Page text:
The NFL’s new roughing the passer rule, introduced this year, has been faced with a lot of controversy from the fans of the game.
The rule prohibits players from landing on top of the quarterback with most or all of theirbody weight and unnecessarily driving the quarterback into the ground. It has caused 38 penalties already through week four of the season.
By changing the rule, the owners and the league hope to reduce injuries, especially of their quarterbacks. “This was a move from the owners in order to secure the assets of their quarterback,” said Tim Sibbel, who previously played football in high school.
The NFL has changed into an offensive game. The new roughing the passer rule protects players like Tom Brady or Aaron Rodgers. The big name players are how the league makes their money and this new rule ensures that.
The NFL has had to change the way football is being played to ensure the safety of the league’s players. The players have gotten stronger, faster, and bigger over recent years. The requirement for more pads and safer helmets has become a necessity. “Linebackers now weigh what the lineman used to weigh years ago,” stated Daryl Klocke, my dad, who has never played football but is an avid fan of the NFL.
The demand for bodily preservation goes back decades. Defenders were able to drive quarterbacks into the ground or make blind-side tackles to the head for hope of injury.
The defenders have had to change their whole style of playing. Fans no longer see the big hits that make them cringe. Instead, they see players dodge out of the way or have missed tackles so they aren’t penalized for targeting.
It has become harder for the defense of teams to become the deciding factor in games. Defenses are playing softer so they don’t hurt their teams chance so winning the game. “The quarterbacks now have more time in the pocket because the players don’t want to be penalized for a late hit or roughing the passer,” stated Madison LeGrand, devoted fan of the Vikings.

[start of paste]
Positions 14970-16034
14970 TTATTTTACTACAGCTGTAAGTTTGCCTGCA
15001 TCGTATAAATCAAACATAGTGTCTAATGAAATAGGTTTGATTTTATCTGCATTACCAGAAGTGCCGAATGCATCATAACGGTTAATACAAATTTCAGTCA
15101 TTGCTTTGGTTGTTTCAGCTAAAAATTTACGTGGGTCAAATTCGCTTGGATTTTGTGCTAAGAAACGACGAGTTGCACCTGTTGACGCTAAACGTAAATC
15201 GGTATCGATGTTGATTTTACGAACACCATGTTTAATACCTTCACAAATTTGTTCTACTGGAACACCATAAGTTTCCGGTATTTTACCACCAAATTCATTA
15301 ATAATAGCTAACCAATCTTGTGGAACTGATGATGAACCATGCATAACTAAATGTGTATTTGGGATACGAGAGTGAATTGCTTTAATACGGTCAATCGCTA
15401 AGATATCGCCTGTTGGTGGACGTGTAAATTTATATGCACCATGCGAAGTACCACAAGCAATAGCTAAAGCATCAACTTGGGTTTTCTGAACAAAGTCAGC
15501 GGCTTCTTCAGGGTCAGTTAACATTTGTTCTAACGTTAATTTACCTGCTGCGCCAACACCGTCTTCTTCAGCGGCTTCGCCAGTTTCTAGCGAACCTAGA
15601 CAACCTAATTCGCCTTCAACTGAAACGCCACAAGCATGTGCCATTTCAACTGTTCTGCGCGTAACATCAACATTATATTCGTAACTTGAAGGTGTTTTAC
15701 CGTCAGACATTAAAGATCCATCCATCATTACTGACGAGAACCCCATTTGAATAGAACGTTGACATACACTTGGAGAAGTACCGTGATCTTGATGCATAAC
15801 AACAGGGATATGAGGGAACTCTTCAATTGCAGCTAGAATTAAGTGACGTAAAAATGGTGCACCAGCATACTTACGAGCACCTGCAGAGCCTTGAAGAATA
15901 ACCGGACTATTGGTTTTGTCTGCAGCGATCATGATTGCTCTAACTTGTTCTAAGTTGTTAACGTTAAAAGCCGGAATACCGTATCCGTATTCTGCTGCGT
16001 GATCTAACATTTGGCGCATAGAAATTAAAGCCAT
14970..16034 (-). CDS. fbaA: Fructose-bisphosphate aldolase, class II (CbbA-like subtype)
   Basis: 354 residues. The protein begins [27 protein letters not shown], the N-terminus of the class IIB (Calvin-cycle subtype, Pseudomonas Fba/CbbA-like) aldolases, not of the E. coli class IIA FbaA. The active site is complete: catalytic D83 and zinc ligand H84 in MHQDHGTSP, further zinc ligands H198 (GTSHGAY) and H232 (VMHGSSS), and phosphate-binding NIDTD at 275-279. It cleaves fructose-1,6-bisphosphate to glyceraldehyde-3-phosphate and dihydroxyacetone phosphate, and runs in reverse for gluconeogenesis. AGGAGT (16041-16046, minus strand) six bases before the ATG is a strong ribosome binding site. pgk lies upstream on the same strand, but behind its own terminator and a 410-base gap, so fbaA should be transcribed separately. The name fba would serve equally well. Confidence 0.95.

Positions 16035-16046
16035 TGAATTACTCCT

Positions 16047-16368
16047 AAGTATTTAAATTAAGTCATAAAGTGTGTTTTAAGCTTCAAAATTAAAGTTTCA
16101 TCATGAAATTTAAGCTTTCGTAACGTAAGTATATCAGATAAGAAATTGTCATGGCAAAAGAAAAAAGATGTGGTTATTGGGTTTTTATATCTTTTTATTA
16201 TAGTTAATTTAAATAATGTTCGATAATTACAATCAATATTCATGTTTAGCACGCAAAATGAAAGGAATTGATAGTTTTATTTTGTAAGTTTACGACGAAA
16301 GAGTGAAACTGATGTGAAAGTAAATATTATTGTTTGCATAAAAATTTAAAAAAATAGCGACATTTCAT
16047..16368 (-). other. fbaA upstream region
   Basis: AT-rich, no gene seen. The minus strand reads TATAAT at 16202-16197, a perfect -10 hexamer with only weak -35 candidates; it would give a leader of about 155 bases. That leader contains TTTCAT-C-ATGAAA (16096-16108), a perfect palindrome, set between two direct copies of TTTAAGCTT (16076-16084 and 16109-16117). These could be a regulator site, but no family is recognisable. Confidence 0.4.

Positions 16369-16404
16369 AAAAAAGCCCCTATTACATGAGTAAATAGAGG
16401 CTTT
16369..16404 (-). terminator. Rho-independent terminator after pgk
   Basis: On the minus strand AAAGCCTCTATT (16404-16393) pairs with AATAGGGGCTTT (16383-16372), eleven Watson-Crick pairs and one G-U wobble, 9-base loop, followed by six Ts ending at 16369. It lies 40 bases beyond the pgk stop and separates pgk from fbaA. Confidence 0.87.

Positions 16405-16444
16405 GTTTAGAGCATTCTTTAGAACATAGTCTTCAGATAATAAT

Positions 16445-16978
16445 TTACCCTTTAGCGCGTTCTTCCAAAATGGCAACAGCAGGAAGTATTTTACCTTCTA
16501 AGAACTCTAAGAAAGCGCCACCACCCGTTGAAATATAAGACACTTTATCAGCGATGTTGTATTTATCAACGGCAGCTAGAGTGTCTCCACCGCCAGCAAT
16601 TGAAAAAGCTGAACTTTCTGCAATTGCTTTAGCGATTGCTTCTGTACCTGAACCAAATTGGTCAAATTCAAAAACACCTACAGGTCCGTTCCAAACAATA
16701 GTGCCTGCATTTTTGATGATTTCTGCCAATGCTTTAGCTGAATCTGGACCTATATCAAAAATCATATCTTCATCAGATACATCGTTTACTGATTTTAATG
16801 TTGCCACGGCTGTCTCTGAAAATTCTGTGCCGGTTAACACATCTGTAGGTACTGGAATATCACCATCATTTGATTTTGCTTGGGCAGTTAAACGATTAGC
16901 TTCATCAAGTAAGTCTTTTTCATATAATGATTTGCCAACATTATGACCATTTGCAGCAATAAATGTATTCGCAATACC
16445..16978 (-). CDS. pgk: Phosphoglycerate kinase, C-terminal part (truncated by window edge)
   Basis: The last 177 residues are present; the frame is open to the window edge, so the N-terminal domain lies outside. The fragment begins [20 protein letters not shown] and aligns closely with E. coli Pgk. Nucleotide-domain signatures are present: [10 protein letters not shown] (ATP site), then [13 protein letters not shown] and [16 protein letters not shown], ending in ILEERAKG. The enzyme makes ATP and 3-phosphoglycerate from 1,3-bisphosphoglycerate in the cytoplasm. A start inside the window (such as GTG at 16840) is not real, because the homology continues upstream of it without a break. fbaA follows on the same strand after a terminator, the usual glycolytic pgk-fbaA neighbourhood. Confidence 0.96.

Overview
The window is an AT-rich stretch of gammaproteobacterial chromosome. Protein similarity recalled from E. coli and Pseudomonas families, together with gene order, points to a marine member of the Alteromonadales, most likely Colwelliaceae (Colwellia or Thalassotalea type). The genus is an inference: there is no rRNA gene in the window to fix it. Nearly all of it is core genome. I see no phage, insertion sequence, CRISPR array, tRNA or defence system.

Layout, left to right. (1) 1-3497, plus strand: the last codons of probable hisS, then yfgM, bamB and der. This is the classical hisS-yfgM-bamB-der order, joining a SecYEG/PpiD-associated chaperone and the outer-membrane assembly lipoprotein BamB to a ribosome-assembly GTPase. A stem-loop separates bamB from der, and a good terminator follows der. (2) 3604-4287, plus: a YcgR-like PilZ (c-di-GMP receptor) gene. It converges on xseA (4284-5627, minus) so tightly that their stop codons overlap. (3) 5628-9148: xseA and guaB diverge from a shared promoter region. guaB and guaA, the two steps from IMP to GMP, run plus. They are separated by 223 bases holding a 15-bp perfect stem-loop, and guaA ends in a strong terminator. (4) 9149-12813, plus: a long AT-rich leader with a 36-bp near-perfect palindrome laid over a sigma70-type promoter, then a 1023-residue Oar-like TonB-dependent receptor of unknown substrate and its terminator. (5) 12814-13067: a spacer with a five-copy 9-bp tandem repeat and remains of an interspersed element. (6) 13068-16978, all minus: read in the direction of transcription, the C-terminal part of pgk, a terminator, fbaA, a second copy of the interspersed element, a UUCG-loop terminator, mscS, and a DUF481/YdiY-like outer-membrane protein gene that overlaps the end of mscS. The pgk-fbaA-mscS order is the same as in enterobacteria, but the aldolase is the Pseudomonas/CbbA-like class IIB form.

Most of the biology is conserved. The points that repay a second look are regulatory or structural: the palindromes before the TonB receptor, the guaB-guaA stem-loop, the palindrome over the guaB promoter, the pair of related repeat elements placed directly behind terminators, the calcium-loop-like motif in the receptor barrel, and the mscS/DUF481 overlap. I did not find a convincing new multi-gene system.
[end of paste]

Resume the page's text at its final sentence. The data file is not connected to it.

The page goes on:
Players have tried to adjust their style of tackling, but are unsure how to do so. Giants linebacker B.J. Goodson told Sports Illustrated, “It’s best just to err on the side of aggression and let the refs be decision-makers.”
Many games have been largely affected by the call. In week two, the Green Bay Packers played the Minnesota Vikings. With nearly two minutes left in the game, Clay Matthews hit Kirk Cousins right when he released the football. Matthews was penalized for roughing the passer. The Vikings scored that drive to go into overtime and tying.
Matthews told Tim Laden of Sports Illustrated about the Cousins hit, “I have so many emotions running through as far as what a terrible call it was,” he said. “You tell me. Did I put pressure on him? I thought I hit him within his waist to chest; I got my head across, put my hands down. . . I feel like I did the right thing to influence the game. I’m trying to bite my tongue, but I obviously don’t agree with [the call].”
It does not ensure the safety of the defensive players either. Miami Dolphins defensive lineman, William Hayes, was injured trying to abide by the new roughing the passer rule. Instead he tore his ACL and will be out the remainder of the season.
The new rule has sparked a lot of uproar from coaches, players, and commentators of the NFL. Many believe the rule should be changed or at the very least more consistent. LeGrand stated, “It’s frustrating to watch the games with penalties deciding the outcome.” She continued, “The majority of the body weight part of the rule should be taken out unless a player intends to hurt the quarterback.”